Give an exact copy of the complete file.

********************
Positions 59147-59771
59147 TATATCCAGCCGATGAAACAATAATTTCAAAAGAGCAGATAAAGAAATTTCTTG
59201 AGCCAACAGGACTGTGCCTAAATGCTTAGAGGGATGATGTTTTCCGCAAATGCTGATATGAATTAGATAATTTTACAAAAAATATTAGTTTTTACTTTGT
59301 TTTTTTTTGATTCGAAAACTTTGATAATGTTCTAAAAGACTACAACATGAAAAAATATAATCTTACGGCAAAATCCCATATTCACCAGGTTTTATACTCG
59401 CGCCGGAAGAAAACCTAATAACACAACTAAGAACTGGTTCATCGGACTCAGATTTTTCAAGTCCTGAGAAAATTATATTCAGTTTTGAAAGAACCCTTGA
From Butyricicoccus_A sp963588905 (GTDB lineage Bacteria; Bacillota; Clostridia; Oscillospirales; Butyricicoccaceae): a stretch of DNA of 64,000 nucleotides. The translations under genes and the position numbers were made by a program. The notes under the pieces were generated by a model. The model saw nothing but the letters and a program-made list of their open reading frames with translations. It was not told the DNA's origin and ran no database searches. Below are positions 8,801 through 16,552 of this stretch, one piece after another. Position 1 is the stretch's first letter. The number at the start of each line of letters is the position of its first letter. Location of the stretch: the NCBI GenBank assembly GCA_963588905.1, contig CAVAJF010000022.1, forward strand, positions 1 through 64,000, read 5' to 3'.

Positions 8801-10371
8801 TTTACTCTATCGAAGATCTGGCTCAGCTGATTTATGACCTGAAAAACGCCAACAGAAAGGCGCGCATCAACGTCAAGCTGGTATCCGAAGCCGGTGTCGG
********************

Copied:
Positions 59147-59771
59147 TATATCCAGCCGATGAAACAATAATTTCAAAAGAGCAGATAAAGAAATTTCTTG
59201 AGCCAACAGGACTGTGCCTAAATGCTTAGAGGGATGATGTTTTCCGCAAATGCTGATATGAATTAGATAATTTTACAAAAAATATTAGTTTTTACTTTGT
59301 TTTTTTTTGATTCGAAAACTTTGATAATGTTCTAAAAGACTACAACATGAAAAAATATAATCTTACGGCAAAATCCCATATTCACCAGGTTTTATACTCG
59401 CGCCGGAAGAAAACCTAATAACACAACTAAGAACTGGTTCATCGGACTCAGATTTTTCAAGTCCTGAGAAAATTATATTCAGTTTTGAAAGAACCCTTGA
From Butyricicoccus_A sp963588905 (GTDB lineage Bacteria; Bacillota; Clostridia; Oscillospirales; Butyricicoccaceae): a stretch of DNA of 64,000 nucleotides. The translations under genes and the position numbers were made by a program. The notes under the pieces were generated by a model. The model saw nothing but the letters and a program-made list of their open reading frames with translations. It was not told the DNA's origin and ran no database searches. Below are positions 8,801 through 16,552 of this stretch, one piece after another. Position 1 is the stretch's first letter. The number at the start of each line of letters is the position of its first letter. Location of the stretch: the NCBI GenBank assembly GCA_963588905.1, contig CAVAJF010000022.1, forward strand, positions 1 through 64,000, read 5' to 3'.

Positions 8801-10371
8801 TTTACTCTATCGAAGATCTGGCTCAGCTGATTTATGACCTGAAAAACGCCAACAGAAAGGCGCGCATCAACGTCAAGCTGGTATCCGAAGCCGGTGTCGG